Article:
& Islington the only reference to the service is an Anglia
poster. The advertising theme of a road-sign is too clever, since
it is not clear that it refers to trains rather than to, say,
a pop-concert or a mobile phone company. There is certainly no
indication except in the small print that it has anything to do
with this station. The times are placed low down and are too small
to read easily in the tabular format. I think they make non-standard
use of light and dark type.
Nothing, literally, has changed, so the timetable
is out of date. The typography is non-standard.
There is no indication of which platform the
trains run from (the Silverlink interval times, by the way, are
scrawled with a felt-tip pen on a scruffy board).
Nothing has changed. Directions from the Victoria
Line to the North London platforms are badly handwritten on standard
(and I think quite new) London Transport signs. Frank Pick would
have been outraged.
I found shabby buildings, weed-covered track,
masses of cans and other litter on the ballast, which must have
been there for months, and a dangerously-cracked timber sleeper.
It was not much better than Luanda, Angola as I saw it after twenty
years of civil war.
My impression was exactly the same. Silverlink
stated in its letter dated 9 August that "we have recently
from Railtrack plc weedkilling the railway track and removing
litter and other debris. We have now engaged in a contract for
this track work to take place every two months. In addition the
station platforms . . . receive a regular clean by our own contractual
cleaners." I seriously doubt whether Railtrack ever attended
to the track and debris, and, if the platforms are being cleaned,
then in terms of the image of the station that is just cosmetic
since the buildings are in such a dreadful state. The air of neglect
is not limited to Highbury.
The cracked sleeper is still in place, bearing
the weight of four passenger trains/hour and a stream of heavy
freights. I would welcome an assurance from Railtrack that it
has been inspected and declared safe by someone more competent
than me in such matters. Even if it is safe it looks awful (the
crack is below the chair supporting the outer rail of the eastbound
line, about 15 metres from the foot of the steps).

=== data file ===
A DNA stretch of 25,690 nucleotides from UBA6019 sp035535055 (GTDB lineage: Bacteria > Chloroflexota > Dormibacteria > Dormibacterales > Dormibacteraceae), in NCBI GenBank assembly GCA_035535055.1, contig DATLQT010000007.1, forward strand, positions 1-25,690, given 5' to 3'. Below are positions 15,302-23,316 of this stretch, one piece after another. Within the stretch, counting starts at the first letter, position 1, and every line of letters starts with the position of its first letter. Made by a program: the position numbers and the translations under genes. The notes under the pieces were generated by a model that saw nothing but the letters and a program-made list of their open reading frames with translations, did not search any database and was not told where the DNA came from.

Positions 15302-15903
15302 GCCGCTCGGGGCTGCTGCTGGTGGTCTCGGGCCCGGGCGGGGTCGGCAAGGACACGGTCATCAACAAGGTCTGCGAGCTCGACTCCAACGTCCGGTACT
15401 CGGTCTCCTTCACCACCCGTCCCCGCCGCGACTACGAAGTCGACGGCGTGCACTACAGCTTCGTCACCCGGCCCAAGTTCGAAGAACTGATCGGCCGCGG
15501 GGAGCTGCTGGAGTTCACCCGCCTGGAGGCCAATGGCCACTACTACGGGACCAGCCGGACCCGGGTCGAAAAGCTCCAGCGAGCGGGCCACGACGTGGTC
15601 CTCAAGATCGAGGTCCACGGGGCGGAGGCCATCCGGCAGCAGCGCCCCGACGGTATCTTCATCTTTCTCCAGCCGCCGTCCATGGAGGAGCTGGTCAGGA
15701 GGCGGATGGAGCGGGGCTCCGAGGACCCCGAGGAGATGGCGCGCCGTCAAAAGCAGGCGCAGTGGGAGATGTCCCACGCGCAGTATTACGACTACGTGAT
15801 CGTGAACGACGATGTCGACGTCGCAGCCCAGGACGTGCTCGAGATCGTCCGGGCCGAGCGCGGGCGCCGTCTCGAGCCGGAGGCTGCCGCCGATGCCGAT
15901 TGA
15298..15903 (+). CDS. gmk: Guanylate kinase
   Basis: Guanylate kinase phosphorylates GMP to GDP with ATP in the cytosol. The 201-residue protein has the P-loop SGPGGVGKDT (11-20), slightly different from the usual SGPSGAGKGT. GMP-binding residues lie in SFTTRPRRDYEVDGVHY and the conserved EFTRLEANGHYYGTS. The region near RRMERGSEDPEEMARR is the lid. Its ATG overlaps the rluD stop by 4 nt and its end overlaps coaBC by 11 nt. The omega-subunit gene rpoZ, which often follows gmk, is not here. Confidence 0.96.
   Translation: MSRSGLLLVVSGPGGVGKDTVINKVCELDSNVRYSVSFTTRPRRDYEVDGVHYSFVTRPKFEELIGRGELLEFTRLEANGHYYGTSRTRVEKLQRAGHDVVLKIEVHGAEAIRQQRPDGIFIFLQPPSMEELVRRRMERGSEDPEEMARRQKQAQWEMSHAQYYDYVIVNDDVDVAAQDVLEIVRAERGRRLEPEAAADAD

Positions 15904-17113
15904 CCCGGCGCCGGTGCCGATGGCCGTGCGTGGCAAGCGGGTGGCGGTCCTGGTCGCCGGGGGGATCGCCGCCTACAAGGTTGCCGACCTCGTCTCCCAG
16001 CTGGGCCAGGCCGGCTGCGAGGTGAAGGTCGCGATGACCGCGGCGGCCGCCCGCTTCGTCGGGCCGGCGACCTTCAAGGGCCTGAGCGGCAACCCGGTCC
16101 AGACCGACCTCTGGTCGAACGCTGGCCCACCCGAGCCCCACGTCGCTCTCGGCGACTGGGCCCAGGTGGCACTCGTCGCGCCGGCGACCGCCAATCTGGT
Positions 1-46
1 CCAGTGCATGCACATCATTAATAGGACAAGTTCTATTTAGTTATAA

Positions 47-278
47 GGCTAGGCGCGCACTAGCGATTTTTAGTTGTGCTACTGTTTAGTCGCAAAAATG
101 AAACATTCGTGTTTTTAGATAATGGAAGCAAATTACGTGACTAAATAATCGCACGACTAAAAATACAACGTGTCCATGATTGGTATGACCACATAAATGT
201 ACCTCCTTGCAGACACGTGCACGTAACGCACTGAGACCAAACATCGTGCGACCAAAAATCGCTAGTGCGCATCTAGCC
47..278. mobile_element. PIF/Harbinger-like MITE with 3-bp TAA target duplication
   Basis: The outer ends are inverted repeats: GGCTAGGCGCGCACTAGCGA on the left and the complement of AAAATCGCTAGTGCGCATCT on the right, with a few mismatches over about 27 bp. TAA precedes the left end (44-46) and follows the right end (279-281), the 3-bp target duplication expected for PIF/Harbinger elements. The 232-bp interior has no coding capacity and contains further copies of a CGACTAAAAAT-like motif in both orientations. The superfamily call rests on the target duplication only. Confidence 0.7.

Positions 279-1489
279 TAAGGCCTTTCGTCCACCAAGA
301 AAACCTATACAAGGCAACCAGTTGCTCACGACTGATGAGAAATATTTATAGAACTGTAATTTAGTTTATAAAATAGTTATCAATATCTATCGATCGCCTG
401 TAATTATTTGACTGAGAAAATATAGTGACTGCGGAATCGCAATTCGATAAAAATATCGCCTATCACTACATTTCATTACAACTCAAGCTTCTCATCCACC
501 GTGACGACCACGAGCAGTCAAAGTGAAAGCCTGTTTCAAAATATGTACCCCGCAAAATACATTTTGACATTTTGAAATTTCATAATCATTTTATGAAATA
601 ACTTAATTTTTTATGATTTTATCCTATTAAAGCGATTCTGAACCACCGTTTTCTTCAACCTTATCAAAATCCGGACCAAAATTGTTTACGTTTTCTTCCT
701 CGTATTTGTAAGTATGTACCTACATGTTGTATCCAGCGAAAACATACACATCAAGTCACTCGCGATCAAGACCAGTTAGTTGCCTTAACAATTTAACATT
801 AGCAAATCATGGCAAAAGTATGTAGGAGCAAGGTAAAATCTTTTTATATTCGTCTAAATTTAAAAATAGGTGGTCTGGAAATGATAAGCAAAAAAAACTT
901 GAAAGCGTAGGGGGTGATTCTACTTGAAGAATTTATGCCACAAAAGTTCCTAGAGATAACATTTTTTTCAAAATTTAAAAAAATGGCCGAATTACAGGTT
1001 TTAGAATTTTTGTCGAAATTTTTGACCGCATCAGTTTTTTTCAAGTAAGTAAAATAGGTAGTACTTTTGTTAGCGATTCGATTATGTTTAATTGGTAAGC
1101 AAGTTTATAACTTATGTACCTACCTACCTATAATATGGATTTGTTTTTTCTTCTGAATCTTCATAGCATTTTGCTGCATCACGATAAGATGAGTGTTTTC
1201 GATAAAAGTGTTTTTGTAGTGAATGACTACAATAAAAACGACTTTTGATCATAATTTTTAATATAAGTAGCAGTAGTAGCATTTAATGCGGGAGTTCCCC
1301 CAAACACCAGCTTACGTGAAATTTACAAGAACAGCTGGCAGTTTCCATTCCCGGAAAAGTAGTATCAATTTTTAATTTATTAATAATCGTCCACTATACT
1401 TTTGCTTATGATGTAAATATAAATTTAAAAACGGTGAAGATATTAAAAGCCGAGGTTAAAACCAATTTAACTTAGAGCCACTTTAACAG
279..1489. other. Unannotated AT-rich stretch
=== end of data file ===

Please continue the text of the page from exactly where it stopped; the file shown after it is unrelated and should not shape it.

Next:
I commented in July that the Anglia train-crew's
remark "its not our station"legally accurate
though said with regretwas a terrible indictment of the
way in which our industry is now organised. I stand by that.
The only reference to the Anglia trains is a
nondescript note on Silverlink's North London timetable poster.
It merely shows the times for Stratford, Highbury & Islington
and West Hampstead and makes no mention whatever of the full route.
This is still the case for the Winter edition.
I do not accept that this complies with the Regulator's requirement
that a station operator should "display comprehensive timetables".
It certainly does not do so in spirit, nor is it in keeping with
the rediscovery of the "National Network".
There are no indicators. There was no announcement
that the Chelmsford train was running out of order and none describing
it when it did arrive. Had the platform not just been cleared
of large numbers of North London Line customers the Anglia crew
would have had a fine time separating those their train could
help from those it could not.
Although on this occasion I travelled on one
of the services rather than visited a station the situation appears
to have changed little, despite Silverlink's claim to have "recently
appointed customer service staff . . ." to assist our customers
with both information and with getting on and off the trains'
and its plan to install information screens. A passenger for Richmond
boarded at Highbury & Islington and only jumped off again
at the last minute, while at West Hampstead someone for the Watford
Line joined the train: on discovering his error he consulted the
Conductor, who arranged a special stop at Willesden Junction High
Level. This is hardly the way to run a customer-friendly or a
The new bi-directional platform (7) is mysteriously
and unhelpfully labelled "for special uses only".
The signage has not been changed. In July I
was misled by poor information about which platform to use. I
was misled again, this time at Stratford. In the splendid new
entrance hall there is no screen showing main-line departures,
nor even a fixed sign showing which platforms each non-LT service
normally runs from. The First Great Eastern route-timetables (which
do not mention the Basingstoke trains) offer no help. In the subway
there is no indication at the foot of the steps to the principal
platforms as to which routes they serve. There is a guide at the
further ones, from which I learned that the Basingstoke train